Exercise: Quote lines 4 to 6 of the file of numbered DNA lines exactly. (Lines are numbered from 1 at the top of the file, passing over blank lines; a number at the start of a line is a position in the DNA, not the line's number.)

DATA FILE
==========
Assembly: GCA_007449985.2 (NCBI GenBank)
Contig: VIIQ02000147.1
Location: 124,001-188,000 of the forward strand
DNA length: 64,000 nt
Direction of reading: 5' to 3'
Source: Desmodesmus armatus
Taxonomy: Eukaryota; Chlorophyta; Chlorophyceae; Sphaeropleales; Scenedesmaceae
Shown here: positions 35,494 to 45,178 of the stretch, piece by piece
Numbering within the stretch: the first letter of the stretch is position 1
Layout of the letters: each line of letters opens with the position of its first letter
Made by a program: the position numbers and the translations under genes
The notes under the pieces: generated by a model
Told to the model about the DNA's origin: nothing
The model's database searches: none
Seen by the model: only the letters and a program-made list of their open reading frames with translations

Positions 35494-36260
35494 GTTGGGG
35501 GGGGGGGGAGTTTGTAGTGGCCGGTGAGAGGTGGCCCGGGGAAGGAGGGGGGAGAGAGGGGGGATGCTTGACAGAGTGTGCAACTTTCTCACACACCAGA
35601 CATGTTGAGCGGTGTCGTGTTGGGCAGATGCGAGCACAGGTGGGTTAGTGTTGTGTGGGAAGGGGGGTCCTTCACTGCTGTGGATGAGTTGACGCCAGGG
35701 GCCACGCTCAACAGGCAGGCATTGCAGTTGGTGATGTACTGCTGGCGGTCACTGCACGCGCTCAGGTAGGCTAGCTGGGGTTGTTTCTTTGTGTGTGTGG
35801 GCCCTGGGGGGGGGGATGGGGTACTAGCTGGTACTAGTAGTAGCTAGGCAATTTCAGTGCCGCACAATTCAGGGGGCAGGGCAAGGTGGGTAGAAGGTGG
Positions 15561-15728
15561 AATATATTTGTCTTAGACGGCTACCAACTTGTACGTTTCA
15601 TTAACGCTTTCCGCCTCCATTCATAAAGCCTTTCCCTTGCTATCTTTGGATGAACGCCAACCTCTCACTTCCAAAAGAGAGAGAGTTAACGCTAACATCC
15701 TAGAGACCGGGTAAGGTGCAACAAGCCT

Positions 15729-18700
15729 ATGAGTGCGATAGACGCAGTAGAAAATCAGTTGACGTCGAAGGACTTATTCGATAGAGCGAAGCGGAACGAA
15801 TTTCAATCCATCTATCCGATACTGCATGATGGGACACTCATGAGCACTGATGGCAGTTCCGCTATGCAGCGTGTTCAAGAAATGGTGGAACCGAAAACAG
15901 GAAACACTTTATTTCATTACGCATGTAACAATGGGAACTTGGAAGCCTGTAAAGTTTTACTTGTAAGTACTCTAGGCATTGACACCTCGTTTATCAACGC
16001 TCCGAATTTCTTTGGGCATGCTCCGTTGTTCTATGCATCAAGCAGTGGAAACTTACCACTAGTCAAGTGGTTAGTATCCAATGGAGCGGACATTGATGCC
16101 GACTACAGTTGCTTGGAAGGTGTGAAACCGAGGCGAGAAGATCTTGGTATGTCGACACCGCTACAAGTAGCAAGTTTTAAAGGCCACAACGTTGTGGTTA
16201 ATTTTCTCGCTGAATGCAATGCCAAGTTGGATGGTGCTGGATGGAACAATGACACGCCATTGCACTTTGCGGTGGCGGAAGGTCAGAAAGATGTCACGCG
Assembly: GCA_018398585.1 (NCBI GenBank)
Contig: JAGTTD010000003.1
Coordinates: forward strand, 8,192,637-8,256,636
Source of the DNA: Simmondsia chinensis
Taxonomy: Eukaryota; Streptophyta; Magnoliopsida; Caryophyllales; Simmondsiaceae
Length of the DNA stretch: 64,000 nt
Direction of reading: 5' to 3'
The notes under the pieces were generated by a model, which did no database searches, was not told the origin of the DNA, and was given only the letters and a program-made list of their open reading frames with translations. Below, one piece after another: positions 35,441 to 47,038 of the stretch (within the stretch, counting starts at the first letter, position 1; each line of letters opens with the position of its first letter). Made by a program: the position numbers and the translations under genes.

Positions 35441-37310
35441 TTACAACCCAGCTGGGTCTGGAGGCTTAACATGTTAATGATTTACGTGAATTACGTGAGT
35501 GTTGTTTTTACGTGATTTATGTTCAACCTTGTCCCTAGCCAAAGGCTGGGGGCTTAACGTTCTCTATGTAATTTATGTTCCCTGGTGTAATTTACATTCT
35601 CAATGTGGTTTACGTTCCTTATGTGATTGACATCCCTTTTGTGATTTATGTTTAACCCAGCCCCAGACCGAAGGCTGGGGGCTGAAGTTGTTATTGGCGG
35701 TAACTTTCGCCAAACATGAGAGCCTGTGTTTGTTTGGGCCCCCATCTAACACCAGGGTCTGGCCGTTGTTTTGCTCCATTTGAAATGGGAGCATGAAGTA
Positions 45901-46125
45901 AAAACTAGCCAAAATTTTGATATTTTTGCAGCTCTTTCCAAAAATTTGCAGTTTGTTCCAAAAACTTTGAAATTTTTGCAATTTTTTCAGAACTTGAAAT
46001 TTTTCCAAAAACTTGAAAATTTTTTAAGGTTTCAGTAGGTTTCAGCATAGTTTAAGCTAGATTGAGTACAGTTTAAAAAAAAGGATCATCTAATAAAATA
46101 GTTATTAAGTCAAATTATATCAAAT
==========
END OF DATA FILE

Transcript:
DNA length: 64,000 nt
Direction of reading: 5' to 3'
Source: Desmodesmus armatus